This week’s Tarot Tuesday reveal was the picture you will see most frequently in Kay Medaglia’s The Luna Sol Tarot – the reverse of the card. This truly gorgeous image is largely self-explanatory; the glowing half-moon (Luna) beneath the blazing sun (Sol). But what may be less clear is the central symbol of black and white concentric lines. This it’s this element I will focus on here.
Amidst the height of summer, when we slow through necessity and often enjoy a break from toil, what finer card to reflect on than the 7 of Disks? Those fruitful Disks and gardening tools suggest that this respite did not happen by chance, some work and a little planning probably brought you to this stage of achievement. The card suggests you should take stock of this moment; be present and look around. If we constantly move from task to task where is the reward in life or, perhaps, when do we get a chance to be grateful for those rewards.
Congratulations! You’ve chosen your deck! (Was it The Wild Unknown, RWS, Starchild, Thoth or an interesting Kickstarter? Do tell!) You’ve studied the meanings. You’ve told your friends that Destiny’s map is within your hands… But how do you actually read the tarot?
At the time of writing this, I have been completely done the artwork for the Luna Sol Tarot for about a month. I feel just enough recovered from the emotional labour to begin to reflect on the process!
The tarot Star is always a pleasure. It’s a pleasure to see in a reading and a pleasure to think about (tarot nerd alert!). The Star is a card that, no matter how long I spend studying it, there always seem to be another level to discover. I seem to love what I don’t know about the card as much as I love what I do know. So it brings me a great deal of joy to talk about The Star in the Luna Sol Tarot!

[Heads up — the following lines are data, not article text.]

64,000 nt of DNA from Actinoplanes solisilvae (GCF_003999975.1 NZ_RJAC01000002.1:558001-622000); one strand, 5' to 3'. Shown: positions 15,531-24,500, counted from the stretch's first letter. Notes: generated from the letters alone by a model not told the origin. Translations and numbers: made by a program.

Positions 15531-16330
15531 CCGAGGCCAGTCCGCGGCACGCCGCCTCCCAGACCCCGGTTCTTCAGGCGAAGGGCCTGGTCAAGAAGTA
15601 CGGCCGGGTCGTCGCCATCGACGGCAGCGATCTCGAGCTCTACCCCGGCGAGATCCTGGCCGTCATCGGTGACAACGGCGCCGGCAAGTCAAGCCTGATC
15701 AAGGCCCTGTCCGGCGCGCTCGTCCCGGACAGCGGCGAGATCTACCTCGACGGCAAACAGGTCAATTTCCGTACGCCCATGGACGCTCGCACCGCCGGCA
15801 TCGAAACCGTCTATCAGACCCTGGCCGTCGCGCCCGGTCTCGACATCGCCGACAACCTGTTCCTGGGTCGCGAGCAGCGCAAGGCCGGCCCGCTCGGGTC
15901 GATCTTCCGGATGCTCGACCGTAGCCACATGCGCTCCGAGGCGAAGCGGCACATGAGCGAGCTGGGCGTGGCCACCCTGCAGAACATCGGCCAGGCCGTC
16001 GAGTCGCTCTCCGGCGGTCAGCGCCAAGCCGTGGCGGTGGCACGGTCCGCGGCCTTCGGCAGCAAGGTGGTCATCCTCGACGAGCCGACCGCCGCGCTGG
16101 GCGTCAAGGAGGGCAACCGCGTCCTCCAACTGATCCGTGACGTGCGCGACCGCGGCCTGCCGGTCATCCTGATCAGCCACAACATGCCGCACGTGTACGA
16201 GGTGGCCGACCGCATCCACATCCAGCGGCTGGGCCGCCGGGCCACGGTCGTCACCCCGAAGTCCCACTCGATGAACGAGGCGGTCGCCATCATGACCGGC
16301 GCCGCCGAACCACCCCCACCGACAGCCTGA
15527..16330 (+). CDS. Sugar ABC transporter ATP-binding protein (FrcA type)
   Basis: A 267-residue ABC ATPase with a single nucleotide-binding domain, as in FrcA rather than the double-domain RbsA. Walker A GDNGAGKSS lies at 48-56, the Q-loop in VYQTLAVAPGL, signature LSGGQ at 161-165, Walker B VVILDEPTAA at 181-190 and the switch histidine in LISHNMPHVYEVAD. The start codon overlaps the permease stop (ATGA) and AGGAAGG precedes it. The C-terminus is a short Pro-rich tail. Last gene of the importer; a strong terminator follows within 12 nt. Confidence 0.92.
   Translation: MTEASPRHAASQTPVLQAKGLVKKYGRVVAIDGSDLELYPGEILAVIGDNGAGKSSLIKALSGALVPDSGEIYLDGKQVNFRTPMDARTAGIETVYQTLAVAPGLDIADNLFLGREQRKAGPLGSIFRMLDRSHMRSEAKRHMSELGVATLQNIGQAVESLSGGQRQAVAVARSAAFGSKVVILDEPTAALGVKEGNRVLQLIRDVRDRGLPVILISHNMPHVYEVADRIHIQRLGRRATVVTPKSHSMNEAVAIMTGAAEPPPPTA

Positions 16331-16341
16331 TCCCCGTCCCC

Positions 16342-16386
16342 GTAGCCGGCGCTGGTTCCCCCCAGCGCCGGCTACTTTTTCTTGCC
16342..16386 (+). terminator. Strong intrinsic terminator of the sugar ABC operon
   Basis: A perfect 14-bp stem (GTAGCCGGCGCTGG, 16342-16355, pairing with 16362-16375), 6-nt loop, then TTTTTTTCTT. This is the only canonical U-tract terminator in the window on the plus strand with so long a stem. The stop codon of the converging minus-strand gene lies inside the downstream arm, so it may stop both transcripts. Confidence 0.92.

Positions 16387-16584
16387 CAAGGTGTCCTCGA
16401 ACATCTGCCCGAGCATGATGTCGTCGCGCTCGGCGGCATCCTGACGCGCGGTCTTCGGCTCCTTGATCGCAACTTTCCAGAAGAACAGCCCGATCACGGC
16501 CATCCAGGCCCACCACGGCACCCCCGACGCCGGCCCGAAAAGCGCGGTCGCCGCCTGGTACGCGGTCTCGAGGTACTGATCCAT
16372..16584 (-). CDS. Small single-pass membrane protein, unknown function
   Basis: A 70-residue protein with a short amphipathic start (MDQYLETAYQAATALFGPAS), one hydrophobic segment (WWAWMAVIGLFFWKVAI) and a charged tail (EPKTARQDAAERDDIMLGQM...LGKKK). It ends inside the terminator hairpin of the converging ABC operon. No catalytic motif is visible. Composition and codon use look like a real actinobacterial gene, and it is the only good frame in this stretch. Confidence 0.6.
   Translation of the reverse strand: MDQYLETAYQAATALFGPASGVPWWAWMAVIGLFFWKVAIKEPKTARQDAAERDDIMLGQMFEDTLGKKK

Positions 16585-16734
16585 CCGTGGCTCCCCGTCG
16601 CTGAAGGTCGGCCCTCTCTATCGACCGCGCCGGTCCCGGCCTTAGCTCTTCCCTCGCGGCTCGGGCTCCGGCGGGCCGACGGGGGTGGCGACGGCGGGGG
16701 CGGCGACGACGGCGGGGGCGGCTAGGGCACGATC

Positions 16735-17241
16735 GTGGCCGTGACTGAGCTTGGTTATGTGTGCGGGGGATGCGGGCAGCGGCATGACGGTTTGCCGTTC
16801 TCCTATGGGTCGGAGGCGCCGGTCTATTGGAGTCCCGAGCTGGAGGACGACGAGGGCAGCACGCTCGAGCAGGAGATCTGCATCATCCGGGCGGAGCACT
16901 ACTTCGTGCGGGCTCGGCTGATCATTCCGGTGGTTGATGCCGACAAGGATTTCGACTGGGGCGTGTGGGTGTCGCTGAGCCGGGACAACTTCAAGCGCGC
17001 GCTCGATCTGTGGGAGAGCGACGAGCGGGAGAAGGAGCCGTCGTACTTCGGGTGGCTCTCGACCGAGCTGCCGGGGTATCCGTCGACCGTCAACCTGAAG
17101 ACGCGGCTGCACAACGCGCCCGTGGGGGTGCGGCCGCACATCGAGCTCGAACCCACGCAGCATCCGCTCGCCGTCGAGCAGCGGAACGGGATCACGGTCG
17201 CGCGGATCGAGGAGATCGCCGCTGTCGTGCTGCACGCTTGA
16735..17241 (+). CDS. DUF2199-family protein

Following a highly enjoyable Saturday spent with Kay Medaglia around Finsbury Park, I wanted to report back on the 2018 London Tarot Festival. Using the lovely space of Platform, Kim Arnold, Geraldine Beskin and Bali Beskin have arranged the festival over two levels. The main area downstairs housing a number of stalls, tarot readers (top tip – book your spot as soon as you arrive!) and a space for the free talks. Then upstairs, a modern theatre space was used for guest talks, which you could either pay per talk or gain entry to all via a golden ticket.
As the first Court card to be revealed in the Luna Sol Tarot, there are a few things within the King of Disks that you would not notice unless the full deck was laid out before you. However, seeing as you’ve taken the trouble to read our blog, the least I can do is share some secrets! But first, some basics: